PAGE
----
New BBCOR Bats Creating a Stir

Buzz surrounding the latest swap for new bats in competitive leagues and associations around the country has created quite a passionate debate in the baseball community.

Starting this season, high school baseball programs across the nation have adopted the new BBCOR (Bat-Ball Coefficient of Restitution) bats.  Prior to this year, the commonly used BESR 
(Ball Exit Speed Ratio) standard bats had been a popular topic of concern in baseball circles.  The aluminum bats over the years were believed to have been unnecessarily advantageous to hitters and have proven to be the center of safety concerns as well.  They first made their debut last year when the NCAA required all participating college teams to use the bats.

For over a year now, high schools have been anticipating the transition to the BBCOR bats. However, many ball players and coaches alike are not informed or do not have any knowledge about the bats whatsoever.

While the previously used BESR
bats measured the speed of the ball after it was hit, BBCOR measures the 
“bounciness” of the ball off the bat or the “trampoline” effect.  When a hitter makes contact with a ball, the ball actually compresses and deforms close to a third of its size at high pitch velocities.

A given pitched ball from a pitcher holds a great deal of energy. That energy is visibly seen through both its speed and spin.  Often, when wood bats are used, much of that energy is lost as the ball compresses upon impact with the bat.  On the other hand, the previously used aluminum and composite BESR bats bend much less due to their thin walls that flex slightly upon impact.  The ball, therefore, retains much of its pitched energy and contributes to the power of the bat speed.  Hence, none-wood bats hit balls faster with more power.

Both the NCAA and NFHS (National Federation of State High School 
Associations) intended focus is to ensure that all bats have the same performance factors as those evident through the use of wooden bats. Players using the BBCOR bats would have to swing faster and more accurately to get the same results as before.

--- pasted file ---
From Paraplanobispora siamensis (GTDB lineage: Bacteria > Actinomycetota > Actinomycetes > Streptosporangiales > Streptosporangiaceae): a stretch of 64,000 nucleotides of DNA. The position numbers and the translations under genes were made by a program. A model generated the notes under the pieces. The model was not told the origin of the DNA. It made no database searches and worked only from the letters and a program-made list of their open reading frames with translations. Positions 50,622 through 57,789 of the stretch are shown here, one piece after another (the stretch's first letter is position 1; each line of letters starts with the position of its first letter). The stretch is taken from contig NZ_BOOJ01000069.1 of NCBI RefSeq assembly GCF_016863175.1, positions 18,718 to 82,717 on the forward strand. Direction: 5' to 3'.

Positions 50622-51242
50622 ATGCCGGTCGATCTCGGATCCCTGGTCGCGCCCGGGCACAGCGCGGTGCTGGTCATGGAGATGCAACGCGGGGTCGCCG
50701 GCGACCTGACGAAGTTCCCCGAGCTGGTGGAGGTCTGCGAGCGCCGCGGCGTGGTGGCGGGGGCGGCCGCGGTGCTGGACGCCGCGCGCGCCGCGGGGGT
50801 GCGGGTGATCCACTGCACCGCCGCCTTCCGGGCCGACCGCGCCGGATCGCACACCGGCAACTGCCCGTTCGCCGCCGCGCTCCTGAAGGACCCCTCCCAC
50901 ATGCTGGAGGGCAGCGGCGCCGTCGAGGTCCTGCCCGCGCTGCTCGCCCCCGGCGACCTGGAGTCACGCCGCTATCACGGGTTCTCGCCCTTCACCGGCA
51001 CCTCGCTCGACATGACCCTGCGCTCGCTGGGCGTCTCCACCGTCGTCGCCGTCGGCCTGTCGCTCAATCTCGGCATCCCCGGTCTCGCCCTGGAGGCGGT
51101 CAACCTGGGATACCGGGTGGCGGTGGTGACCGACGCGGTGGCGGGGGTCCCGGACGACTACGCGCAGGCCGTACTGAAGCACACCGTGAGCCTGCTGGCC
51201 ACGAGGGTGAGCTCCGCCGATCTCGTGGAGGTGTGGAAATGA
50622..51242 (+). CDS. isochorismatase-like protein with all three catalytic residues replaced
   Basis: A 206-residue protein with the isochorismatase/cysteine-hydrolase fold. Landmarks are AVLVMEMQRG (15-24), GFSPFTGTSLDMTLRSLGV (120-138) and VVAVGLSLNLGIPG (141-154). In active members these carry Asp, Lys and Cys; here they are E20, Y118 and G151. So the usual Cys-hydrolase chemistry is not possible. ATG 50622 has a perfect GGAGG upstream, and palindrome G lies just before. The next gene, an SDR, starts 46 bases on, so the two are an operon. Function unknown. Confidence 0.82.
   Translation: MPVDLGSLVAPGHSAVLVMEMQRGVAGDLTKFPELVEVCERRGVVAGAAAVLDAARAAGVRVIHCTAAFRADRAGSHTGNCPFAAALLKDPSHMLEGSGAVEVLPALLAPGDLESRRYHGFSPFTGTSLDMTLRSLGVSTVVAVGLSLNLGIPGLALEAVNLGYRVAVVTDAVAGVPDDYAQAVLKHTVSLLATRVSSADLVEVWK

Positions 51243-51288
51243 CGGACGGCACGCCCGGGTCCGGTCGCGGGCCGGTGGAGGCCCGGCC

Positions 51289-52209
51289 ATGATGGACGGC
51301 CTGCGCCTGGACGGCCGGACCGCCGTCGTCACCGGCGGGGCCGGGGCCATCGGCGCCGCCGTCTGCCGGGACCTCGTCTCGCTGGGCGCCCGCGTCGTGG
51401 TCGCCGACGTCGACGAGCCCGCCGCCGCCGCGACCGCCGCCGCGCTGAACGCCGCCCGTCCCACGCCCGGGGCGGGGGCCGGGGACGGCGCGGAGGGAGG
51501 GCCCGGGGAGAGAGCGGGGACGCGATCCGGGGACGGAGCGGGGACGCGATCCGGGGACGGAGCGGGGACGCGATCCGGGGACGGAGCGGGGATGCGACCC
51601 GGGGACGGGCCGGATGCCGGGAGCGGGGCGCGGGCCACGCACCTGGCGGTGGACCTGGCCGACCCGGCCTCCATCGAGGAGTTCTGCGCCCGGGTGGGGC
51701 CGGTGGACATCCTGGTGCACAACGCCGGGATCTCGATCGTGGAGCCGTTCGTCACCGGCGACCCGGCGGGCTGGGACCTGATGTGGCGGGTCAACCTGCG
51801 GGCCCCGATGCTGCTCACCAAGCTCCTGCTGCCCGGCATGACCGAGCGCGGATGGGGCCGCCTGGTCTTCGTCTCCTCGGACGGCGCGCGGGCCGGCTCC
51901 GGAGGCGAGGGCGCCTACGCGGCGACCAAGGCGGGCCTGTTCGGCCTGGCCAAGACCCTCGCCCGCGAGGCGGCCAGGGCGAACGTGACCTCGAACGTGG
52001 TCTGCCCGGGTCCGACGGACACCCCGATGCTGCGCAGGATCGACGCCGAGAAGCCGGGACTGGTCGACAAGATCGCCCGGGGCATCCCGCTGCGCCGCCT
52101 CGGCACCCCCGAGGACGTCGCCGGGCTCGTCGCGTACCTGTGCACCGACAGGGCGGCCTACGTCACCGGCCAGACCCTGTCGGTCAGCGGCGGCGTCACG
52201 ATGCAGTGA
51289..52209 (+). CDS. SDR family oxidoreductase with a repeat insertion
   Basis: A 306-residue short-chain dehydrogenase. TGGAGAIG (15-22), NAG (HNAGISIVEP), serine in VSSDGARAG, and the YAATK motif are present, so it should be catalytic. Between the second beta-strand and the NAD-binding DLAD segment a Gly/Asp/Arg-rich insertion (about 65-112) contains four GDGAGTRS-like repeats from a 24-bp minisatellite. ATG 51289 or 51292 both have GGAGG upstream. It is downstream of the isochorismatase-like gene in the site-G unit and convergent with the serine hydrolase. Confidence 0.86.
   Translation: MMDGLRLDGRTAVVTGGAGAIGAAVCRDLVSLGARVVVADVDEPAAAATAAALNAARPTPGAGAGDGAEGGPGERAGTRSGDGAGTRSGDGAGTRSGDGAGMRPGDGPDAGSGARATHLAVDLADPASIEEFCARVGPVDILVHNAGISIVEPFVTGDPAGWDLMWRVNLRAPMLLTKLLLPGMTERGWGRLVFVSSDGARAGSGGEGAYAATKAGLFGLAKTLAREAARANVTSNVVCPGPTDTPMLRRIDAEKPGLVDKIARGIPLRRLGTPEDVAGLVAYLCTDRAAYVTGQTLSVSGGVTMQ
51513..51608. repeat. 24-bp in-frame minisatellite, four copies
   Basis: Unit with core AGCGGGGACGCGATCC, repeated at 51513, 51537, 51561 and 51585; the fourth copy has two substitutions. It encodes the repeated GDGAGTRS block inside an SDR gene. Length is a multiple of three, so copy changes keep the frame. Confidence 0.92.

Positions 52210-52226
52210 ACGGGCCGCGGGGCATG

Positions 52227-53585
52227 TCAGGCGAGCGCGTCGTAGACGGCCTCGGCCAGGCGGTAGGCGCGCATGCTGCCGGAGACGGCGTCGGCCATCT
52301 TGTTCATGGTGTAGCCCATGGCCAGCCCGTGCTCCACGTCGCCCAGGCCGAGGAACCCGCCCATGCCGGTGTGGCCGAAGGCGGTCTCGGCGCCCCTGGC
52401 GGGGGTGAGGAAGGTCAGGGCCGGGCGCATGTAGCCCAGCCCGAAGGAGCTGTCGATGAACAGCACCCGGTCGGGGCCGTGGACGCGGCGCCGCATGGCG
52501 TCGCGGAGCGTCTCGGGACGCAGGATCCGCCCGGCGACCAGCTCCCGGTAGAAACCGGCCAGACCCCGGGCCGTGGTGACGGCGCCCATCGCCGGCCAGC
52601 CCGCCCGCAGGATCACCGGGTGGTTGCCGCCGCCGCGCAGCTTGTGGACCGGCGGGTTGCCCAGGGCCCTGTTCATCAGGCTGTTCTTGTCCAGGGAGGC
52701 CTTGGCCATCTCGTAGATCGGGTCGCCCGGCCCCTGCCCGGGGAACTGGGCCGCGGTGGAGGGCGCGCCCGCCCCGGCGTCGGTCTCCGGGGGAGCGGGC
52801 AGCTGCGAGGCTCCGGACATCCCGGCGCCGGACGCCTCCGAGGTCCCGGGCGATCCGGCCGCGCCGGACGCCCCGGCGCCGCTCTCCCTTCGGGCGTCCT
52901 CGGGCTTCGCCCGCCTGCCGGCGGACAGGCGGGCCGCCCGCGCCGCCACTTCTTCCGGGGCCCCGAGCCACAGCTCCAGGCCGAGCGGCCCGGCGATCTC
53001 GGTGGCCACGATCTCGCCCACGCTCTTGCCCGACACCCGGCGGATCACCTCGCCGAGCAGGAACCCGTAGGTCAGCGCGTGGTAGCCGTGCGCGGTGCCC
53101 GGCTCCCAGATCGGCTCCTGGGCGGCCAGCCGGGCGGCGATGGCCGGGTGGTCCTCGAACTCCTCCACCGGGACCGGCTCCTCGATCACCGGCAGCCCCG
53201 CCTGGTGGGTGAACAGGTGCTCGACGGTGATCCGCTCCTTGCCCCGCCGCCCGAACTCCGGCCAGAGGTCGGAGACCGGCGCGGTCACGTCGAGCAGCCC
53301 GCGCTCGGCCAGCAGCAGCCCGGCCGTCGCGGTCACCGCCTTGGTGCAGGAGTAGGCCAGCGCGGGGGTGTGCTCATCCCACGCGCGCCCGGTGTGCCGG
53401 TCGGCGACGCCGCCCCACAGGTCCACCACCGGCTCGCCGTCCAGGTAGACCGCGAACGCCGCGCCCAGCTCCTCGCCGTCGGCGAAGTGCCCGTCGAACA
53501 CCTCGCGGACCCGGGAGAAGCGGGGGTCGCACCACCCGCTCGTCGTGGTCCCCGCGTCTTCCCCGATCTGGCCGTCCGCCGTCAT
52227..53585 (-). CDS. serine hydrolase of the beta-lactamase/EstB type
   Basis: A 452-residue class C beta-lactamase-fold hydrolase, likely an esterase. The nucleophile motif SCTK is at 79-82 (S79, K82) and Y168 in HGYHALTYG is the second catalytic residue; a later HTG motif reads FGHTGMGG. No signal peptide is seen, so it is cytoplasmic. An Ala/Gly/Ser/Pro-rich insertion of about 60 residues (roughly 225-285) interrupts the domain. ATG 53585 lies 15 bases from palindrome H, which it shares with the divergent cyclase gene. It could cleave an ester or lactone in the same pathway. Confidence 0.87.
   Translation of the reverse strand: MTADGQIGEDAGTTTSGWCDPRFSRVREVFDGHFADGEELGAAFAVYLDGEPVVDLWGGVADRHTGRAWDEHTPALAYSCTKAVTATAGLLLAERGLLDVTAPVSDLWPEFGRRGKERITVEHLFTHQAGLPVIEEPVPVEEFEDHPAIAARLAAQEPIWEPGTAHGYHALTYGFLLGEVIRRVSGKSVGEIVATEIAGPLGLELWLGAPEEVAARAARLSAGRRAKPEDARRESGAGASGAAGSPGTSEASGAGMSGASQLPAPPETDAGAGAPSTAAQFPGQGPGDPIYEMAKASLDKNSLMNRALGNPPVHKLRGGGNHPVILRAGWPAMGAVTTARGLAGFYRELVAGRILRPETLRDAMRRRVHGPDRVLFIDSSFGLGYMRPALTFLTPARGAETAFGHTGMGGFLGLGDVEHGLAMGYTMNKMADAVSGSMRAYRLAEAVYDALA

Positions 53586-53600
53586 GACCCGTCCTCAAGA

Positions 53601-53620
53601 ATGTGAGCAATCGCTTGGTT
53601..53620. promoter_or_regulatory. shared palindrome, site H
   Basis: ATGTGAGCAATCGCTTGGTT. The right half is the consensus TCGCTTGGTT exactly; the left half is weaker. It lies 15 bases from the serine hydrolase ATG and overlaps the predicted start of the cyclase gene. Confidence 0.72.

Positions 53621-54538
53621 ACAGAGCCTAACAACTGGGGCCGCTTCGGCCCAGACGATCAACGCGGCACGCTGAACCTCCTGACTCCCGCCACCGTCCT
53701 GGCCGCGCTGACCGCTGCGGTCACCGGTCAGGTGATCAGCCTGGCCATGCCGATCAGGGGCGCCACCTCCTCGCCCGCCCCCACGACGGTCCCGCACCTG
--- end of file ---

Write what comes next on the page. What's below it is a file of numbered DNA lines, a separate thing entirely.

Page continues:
With nearly a five to six percent decrease in bat performance, advocates of the switch to the BBCOR bats claim that the game will be much more balanced among all players. Hitting teams will no longer have a slight advantage on the pitcher and his defense due to the substantial reduction in the new bats’ performance.  More importantly, slower speed batted balls will undoubtedly address some of the prominent safety concerns in today’s game of baseball.

In accordance with a statement made by the NFHS (National Federation of State High School Associations), it is claimed that the new bats will improve upon important aspects of the game.  “The new standard of ensures that performances by non-wood bats are more comparable to those of wood bats.  It’s also expected to minimize risk, improve play, and increase teaching opportunities.”

Here at BHS, the boy’s varsity baseball team already has five games under their belt, having played to a record of 2-3. The players themselves have been using the new BBCOR bats for some time now, with the majority of them having mixed feelings about the results seen from their service.  “I think some offenses have taken a pretty big hit”, says Matthew Gallagher (’12), 
a current outfielder on the Varsity squad. 
“You can tell that there have been some hits that would’ve gone for doubles or triples with the old bats, but instead ended up just being bloop
hits or lazy fly balls.  It’s sometimes frustrating but you’ve got to adapt.”

Although offenses have seemingly taken a hit, other players have commended the new steps taken to maintain safety within the game of baseball. Fellow teammate Kevin Vaughn (’12) feels a lot more at ease knowing the safety has been enforced with the new line of BBCOR bats.  “It’s definitely a little relieving,” he jokes.  “As a pitcher, there’s always the threat of getting a hit with a line-drive comebacker.  I’ve had my fair share of close calls and it’s difficult to defend against a ball hit with such force off the bat at that distance.”

The overall outlook is that the new BBCOR bats will have a positive effect on baseball.  However, when negative sentiment towards the use of the bats will stop remains to be seen. Gallagher seems to have a view that seemingly sums up the dilemma at hand.  “I guess we’ll all just have to wait and see how things turn out in the future. Time will only tell.”

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